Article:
Zaatari Refugee Camp
Harris Public Policy students visited Zaatari refugee camp as part of the 2018 Pearson International Conflict Seminar to Jordan, where they met with Syrian refugees leading NGO programming within the camp.
Ramin Kohanteb/The Pearson Institute
Research and Policy
Rowe Professor in Ancient Near Eastern Studies
University of Chicago Department of Near Eastern Languages and Civilizations
Gil Stein is Professor of Near Eastern Archaeology in the University of Chicago's Department of Near Eastern Languages and Civilizations and a Faculty Affiliate of The Pearson Institute. His main research interests focus on the development of early civilizations in the Near East and the archaeology of ancient colonies. He has conducted research on the economic organization of state societies, the preservation of cultural and archaeological heritage, ancient colonial networks, craft specialization, Neolithic subsistence systems, and zooarchaeology.
He is currently directing excavations of the Chalcolithic mound of Surezha in the Erbil Governate, Kurdistan region, Northern Iraq, a project begun in 2013. Since 2012, he has been director of the Oriental Institute’s partnership with the National Museum of Afghanistan in Kabul. This four-year cultural heritage preservation project, funded by the US State Department, has been helping to rebuild the information infrastructure of the National Museum of Afghanistan by training museum staff, developing a bilingual Dari-English computer database for the museum, and conducting the first-ever complete inventory of the objects in its collections.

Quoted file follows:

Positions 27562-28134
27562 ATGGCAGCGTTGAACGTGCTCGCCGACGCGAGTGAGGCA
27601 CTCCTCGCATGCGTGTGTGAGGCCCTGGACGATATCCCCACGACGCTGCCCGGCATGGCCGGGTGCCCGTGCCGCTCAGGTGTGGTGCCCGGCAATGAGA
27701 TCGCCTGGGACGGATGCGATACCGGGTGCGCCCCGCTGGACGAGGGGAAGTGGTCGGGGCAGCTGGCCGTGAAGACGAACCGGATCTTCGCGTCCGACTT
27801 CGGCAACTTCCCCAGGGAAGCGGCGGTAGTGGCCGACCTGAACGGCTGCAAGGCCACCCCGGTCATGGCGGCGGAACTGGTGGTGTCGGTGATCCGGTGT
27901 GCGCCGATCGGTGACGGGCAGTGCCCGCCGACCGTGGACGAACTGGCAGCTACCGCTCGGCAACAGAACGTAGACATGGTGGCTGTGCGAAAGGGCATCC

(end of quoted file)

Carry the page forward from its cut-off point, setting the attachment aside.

From 2008 to 2010, Stein directed the Oriental Institute’s excavations at the prehistoric sixth-to-fifth millennium BC site of Tell Zeidan in the Euphrates Valley, Syria, in a project focused on the Ubaid period and the emergence of social complexity in North Syria/Upper Mesopotamia. From 1992 to 1997 he directed excavations at the fourth-millennium-BC site of Hacinebi in the Euphrates valley of southeast Turkey, where an Uruk trading enclave was established inside a local Late Chalcolithic Anatolian settlement.
Stein has written over 50 journal articles, book chapters, and reviews; the book Rethinking World Systems: Diasporas, Colonies, and Interaction in Uruk Mesopotamia; and the edited volume The Archaeology of Colonial Encounters: Comparative Perspectives. He has excavated and surveyed in Arizona, New Mexico, Turkey, Syria, and the Kurdistan region in Northeast Iraq. Stein received a BA from Yale University in 1978 and a PhD in anthropology from the University of Pennsylvania in 1988.
Makeshift, temporary shelter made of plastic and clothing at a refugee center in Baidoa, Somalia.